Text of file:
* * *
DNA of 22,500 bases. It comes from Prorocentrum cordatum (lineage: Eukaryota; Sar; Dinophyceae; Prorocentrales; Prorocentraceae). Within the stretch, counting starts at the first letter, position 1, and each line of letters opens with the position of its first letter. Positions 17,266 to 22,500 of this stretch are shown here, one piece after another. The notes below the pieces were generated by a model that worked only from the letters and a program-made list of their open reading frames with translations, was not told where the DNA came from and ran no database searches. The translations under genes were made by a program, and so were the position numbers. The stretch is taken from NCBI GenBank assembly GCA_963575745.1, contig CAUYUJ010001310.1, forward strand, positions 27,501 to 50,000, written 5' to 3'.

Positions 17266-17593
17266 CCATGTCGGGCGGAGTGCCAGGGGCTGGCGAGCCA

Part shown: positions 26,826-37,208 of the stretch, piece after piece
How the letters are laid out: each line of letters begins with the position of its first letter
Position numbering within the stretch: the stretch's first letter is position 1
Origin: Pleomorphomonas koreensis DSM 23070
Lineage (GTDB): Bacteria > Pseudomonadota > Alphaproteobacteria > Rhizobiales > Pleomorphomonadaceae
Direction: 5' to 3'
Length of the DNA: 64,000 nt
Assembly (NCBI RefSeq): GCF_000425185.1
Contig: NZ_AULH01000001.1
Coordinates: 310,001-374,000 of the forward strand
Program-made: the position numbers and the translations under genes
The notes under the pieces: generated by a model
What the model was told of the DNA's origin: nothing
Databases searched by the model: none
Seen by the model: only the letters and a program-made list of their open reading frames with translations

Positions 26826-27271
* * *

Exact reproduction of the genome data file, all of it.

DNA of 22,500 bases. It comes from Prorocentrum cordatum (lineage: Eukaryota; Sar; Dinophyceae; Prorocentrales; Prorocentraceae). Within the stretch, counting starts at the first letter, position 1, and each line of letters opens with the position of its first letter. Positions 17,266 to 22,500 of this stretch are shown here, one piece after another. The notes below the pieces were generated by a model that worked only from the letters and a program-made list of their open reading frames with translations, was not told where the DNA came from and ran no database searches. The translations under genes were made by a program, and so were the position numbers. The stretch is taken from NCBI GenBank assembly GCA_963575745.1, contig CAUYUJ010001310.1, forward strand, positions 27,501 to 50,000, written 5' to 3'.

Positions 17266-17593
17266 CCATGTCGGGCGGAGTGCCAGGGGCTGGCGAGCCA

Part shown: positions 26,826-37,208 of the stretch, piece after piece
How the letters are laid out: each line of letters begins with the position of its first letter
Position numbering within the stretch: the stretch's first letter is position 1
Origin: Pleomorphomonas koreensis DSM 23070
Lineage (GTDB): Bacteria > Pseudomonadota > Alphaproteobacteria > Rhizobiales > Pleomorphomonadaceae
Direction: 5' to 3'
Length of the DNA: 64,000 nt
Assembly (NCBI RefSeq): GCF_000425185.1
Contig: NZ_AULH01000001.1
Coordinates: 310,001-374,000 of the forward strand
Program-made: the position numbers and the translations under genes
The notes under the pieces: generated by a model
What the model was told of the DNA's origin: nothing
Databases searched by the model: none
Seen by the model: only the letters and a program-made list of their open reading frames with translations

Positions 26826-27271